Friday, October 04, 2013

Karen Still Churning Through Gulf

25-30 mph upper level winds are having their way with Tropical Storm Karen in the Gulf of Mexico, shearing off thunderstorms from near the center to a good distance east. You can see the swirl that depicts the actual center of Karen to the south of Louisiana, with thunderstorms firing and active to the storm's east. That wind shear will continue through today before slackening some tomorrow. Karen may have one more chance at strengthening before landfall but even with diminishing upper level winds the heat content in the northern Gulf is not incredibly great. Karen probably comes ashore as a tropical storm, perhaps on a strengthening trend.

Modeling has flip-flopped with regards to Karen's trek up the coast. The GFS, which had been consistently more progressive with Karen's track and push of moisture into our region has instead slowed its track after landfall down tremendously and spins the post-landfall zombie remnants of Karen across the Southeast and Carolinas for a few days. We get some rain with the front on Monday but due to the lack of phasing between the remnants of Karen and the front our rains aren't as significant as depicted on the Euro, which shows a full and total slug of rain working on through the Northeast as Karen gets pulled along.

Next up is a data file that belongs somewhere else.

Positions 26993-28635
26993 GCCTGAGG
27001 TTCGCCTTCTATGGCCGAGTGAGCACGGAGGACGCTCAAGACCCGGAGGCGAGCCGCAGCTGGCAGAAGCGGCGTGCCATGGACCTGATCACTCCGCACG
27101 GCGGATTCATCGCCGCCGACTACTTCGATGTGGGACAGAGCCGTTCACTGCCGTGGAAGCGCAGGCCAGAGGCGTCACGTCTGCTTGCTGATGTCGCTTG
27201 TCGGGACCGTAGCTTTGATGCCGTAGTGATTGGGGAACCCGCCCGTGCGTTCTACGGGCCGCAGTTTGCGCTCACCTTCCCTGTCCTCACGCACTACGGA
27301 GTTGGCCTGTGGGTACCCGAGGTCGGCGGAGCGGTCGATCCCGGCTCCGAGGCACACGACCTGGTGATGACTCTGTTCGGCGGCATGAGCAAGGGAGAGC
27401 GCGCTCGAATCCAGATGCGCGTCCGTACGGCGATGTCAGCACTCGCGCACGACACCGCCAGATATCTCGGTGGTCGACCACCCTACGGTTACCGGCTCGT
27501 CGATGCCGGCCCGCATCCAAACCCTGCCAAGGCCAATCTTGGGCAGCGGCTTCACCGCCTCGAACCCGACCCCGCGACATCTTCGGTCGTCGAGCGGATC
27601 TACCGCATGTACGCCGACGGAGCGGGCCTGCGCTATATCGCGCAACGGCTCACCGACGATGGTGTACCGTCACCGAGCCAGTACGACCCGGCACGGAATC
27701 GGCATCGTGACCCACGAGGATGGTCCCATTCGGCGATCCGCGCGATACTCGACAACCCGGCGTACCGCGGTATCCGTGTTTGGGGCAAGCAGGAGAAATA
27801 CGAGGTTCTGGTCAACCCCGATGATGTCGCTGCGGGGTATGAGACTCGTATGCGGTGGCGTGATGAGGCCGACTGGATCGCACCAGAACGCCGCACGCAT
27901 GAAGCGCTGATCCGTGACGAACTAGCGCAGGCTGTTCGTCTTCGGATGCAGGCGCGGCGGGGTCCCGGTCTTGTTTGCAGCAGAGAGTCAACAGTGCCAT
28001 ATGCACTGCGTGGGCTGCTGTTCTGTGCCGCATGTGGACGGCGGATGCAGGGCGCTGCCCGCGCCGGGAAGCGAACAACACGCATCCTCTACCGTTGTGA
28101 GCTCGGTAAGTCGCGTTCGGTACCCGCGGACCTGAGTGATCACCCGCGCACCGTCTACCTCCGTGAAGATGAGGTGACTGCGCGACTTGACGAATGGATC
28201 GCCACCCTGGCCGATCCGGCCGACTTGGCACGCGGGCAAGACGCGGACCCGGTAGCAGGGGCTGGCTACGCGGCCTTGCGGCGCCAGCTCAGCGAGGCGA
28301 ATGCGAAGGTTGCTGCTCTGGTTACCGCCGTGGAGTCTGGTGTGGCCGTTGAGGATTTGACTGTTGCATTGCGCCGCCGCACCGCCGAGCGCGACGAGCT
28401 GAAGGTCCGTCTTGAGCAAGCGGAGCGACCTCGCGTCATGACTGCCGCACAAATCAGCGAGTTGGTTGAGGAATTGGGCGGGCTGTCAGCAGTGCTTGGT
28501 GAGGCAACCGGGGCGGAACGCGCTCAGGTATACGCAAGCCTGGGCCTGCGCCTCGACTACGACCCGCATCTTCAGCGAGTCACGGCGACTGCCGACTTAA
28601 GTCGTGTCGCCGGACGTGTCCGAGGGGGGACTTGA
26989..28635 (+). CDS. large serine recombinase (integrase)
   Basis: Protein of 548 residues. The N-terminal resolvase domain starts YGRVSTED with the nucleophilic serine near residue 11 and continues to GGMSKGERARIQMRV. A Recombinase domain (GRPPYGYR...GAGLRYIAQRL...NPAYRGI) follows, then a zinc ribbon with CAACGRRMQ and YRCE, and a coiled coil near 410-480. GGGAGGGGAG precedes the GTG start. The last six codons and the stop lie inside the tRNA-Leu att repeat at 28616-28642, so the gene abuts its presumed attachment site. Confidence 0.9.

The timing, as of now, looks like mainly Monday and Monday night with rains (and probably some thunder as well) as the front and whatever remnant moisture of Karen we get entangled along the front.

The GFS has historically shown a better track record the past several weeks with regards to weather locally and had shown the faster push that the Euro is now showing.  We'll keep an eye on the modeling flip-flops and see if this is merely an aberration or the start of a real shift in thinking with Karen post-landfall. The separate look that the GFS is suggesting in last night's run would produce slightly less rainfall locally (1/2-3/4" at the coast, up to a couple of inches inland) than the Euro (1" at the coast, up to 3" west of I-95). Rainfall likely isn't enough to cause significant problems given we're a bit dry of late but some of the usual suspect spots that flood easily could have some minor issues.